Chicago Theater Review: HAND TO GOD (Victory Gardens Biograph Theater)

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by Lawrence Bommer on September 24, 2016

in Theater-Chicago


Unholy rolling, Hand To God is a one-joke coming-of-age comedy, a Twilight Zone episode on steroids. Robert Askins’ two-act 2011 travesty treats demonic possession as a schizophrenic rite of passage: A twisted teenager suddenly takes orders from the hand puppet at the end of his arm. Hell breaks loose. A Victory Gardens Theater Chicago premiere, Gary Griffins’ suitably sick staging turns blood bags into horse laughs and alter egos into fright nights–but, damnation take us, it’s all bad fun.


The setting: A “puppet practice” ministry in the rec room of a Baptist church in Cypress, Texas. Playing with cute little puppets, innocent tykes gesture for Jesus. All seems okey-dokey. But nothing is normal with Tyrone, a green-eyed, X-rated hand puppet complete with teeth who has taken over the arm and soul of teenage Jason (Alex Weisman in a split-personality tour de comedy).

eric-slater-alex-weisman-photo-by-liz-laurenA prologue already introduces the audience to Tyrone and his philosophy that civilization invented evil in order to defeat it and progress. In any case “Tyrone”—whether he is Lucifer in a sock or a personification of troubled Jason’s lousy life–begins a foul-mouthed reign of profanity-laced insults, vandalizing, sexual harassment, ear-biting and more mutilation, and garden-variety subversion of all sorts. (Well, not every kid can have a doll named Chucky)

The vicious reign of Tyrone starts innocuously, with the puppet and Jason reprising Abbott and Costello’s famous “Who’s on First” comedy routine. But Tyrone is ripe to make mischief. Strangely, what sets Tyrone (alias Jason) off is the extra evil around him. Already crushed by the loss of his dad when he was 16 (how could God let this happen?), Jason is enraged by adult hypocrisy. His trailer-trash, self-hating mom Margery (Janelle Snow) is pursued by the horndog Pastor Greg (Eric Slater) and in turn pursues teen punk Timothy (Curtis Edward Jackson). Meanwhile, good-girl Jessica (Nina Ganet), equipped with her own possibly possessed puppet, stews in frustration as Jason ignores her. But, ominously, Jessica brings out the lech in Tyrone.


Did the devil make him do it? Is Tyrone another Audrey II from Little Shop of Horrors, bent on revenging Jason’s dad and possibly world destruction? Or can the good in Jason defeat his rampaging arm? Pastor Greg is hardly holy enough to exorcise a satanic sock puppet. Jason’s dominatrix mom is scandal enough for one parish. But now her son literally holds the anti-Christ at arm’s length. It seems that hell is well in Texas. Can Lucifer be amputated?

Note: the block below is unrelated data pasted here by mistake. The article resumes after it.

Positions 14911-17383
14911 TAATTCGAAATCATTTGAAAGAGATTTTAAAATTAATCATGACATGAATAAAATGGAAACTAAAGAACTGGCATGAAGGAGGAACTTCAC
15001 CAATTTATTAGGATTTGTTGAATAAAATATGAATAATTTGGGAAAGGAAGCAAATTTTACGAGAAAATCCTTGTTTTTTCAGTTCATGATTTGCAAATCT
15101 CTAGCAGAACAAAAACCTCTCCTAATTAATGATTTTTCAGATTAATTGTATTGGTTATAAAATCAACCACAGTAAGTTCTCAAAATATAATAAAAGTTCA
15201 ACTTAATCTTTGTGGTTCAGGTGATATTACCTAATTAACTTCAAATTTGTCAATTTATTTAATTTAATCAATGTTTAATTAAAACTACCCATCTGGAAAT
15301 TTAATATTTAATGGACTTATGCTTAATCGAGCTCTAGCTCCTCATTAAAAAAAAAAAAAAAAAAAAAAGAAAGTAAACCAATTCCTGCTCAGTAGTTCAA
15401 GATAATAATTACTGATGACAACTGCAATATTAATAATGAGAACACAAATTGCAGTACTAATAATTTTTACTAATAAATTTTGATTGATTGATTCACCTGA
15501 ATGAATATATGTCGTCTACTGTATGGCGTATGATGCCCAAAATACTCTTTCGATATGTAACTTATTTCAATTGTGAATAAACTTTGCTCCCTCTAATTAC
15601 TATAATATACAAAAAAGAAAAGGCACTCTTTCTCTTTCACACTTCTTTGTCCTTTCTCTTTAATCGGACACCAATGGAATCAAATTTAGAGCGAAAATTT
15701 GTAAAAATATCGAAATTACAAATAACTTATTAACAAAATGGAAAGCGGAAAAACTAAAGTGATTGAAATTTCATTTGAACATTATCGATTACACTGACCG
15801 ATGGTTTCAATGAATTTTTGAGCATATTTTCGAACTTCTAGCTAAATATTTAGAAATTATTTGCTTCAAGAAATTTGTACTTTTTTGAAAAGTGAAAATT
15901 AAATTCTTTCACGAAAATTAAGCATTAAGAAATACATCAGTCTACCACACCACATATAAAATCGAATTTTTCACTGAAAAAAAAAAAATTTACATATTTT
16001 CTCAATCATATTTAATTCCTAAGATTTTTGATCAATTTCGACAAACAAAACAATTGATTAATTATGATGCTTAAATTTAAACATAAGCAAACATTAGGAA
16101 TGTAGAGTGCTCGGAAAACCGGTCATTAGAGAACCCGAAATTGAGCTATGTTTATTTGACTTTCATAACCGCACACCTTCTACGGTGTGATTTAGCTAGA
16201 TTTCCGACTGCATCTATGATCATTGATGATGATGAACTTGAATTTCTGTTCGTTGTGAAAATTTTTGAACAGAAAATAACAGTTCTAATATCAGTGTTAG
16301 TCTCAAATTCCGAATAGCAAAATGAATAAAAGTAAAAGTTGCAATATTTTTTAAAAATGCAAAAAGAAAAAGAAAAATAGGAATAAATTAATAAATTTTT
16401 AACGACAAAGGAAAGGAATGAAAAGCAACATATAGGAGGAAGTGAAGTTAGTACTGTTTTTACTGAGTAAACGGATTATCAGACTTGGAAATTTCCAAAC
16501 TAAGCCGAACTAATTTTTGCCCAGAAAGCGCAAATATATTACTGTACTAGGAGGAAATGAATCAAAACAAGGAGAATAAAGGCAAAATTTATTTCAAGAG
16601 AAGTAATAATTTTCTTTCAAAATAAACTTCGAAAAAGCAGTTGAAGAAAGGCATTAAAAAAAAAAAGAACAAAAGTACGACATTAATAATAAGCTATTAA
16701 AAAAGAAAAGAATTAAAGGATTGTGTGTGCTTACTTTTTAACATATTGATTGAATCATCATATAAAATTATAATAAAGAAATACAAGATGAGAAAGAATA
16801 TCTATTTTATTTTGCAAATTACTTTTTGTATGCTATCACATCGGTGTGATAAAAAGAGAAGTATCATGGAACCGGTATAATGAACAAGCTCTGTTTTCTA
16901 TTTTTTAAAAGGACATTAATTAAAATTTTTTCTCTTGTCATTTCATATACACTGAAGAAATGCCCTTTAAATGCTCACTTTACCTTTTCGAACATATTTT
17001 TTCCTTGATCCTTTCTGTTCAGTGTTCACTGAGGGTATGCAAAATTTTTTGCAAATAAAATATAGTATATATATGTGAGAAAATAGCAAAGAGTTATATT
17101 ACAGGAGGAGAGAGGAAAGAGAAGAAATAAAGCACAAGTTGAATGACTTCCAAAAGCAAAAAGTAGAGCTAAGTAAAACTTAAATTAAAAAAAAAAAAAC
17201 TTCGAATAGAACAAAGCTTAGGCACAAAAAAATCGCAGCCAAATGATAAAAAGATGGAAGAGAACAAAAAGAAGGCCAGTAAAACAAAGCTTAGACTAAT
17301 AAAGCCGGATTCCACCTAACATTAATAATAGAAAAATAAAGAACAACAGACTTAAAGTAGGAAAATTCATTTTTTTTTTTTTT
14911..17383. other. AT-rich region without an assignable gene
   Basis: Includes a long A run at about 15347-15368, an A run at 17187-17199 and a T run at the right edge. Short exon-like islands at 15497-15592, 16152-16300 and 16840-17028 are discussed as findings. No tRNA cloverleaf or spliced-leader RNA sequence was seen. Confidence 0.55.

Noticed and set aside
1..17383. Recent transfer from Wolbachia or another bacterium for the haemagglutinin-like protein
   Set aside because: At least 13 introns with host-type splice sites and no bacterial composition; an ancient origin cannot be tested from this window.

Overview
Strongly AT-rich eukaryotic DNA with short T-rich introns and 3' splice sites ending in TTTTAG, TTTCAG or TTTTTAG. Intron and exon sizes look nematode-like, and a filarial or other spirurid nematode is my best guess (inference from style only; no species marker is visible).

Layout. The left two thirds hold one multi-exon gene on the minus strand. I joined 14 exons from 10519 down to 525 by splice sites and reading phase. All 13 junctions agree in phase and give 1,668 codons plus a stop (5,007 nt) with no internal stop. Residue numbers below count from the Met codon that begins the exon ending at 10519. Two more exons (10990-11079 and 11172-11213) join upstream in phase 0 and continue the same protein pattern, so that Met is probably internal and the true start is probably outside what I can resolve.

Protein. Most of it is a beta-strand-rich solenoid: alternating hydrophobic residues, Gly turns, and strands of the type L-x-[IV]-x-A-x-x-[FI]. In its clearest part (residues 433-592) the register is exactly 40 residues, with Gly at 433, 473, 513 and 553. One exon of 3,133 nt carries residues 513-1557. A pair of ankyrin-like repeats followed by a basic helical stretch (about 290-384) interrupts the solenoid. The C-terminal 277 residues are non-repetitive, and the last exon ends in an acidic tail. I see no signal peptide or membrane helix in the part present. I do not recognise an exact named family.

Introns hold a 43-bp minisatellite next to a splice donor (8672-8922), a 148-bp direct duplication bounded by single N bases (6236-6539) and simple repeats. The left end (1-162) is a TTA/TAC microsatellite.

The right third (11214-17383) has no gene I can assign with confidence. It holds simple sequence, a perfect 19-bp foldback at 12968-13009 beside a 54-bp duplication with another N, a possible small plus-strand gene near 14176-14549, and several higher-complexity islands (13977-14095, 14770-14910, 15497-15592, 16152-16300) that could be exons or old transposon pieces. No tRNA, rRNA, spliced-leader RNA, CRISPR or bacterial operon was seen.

No question, as a symbol of striking back, “Tyrone” becomes a peculiarly potent metaphor for adolescent rebellion. But in the second act the scatological hijinks and grungy special effects plummet to gag-reflex depths, threatening to undermine any theological questioning in middle-school mayhem. Happily, throughout the bloody vaudeville, Weisman, a master of bipolar frenzy, remains reliably hilarious. (His double-dealing plays like a tribute to the late Gene Wilder.) Jason (minus a hockey mask) is also surrounded by sturdy Southern stereotypes—Snow’s slattern of a matron, Slater’s sexed-up sicko minister, Jackson’s dumbass bully boy, and, in sweet contrast, Ganet’s weirdly supportive girl next door.


Religion and raunch make strange (sometimes suitable) bedfellows. An epilogue, delivered by an unsubdued Tyrone, reprises the moral: We invoke the Devil to find God. Whatever. It sure makes for lots of laffs on Lincoln Avenue.


photos by Liz Lauren


nina-ganet-alex-weisman-photo-by-liz-laurenHand to God
Victory Gardens
2433 N. Lincoln Ave
Tues-Fri at 7:30;
Sat at 3 & 7:30; Sun at 3
ends on October 23, 2016
EXTENDED to October 30, 2016
for tickets, call 773.871.3000
or visit Victory Gardens

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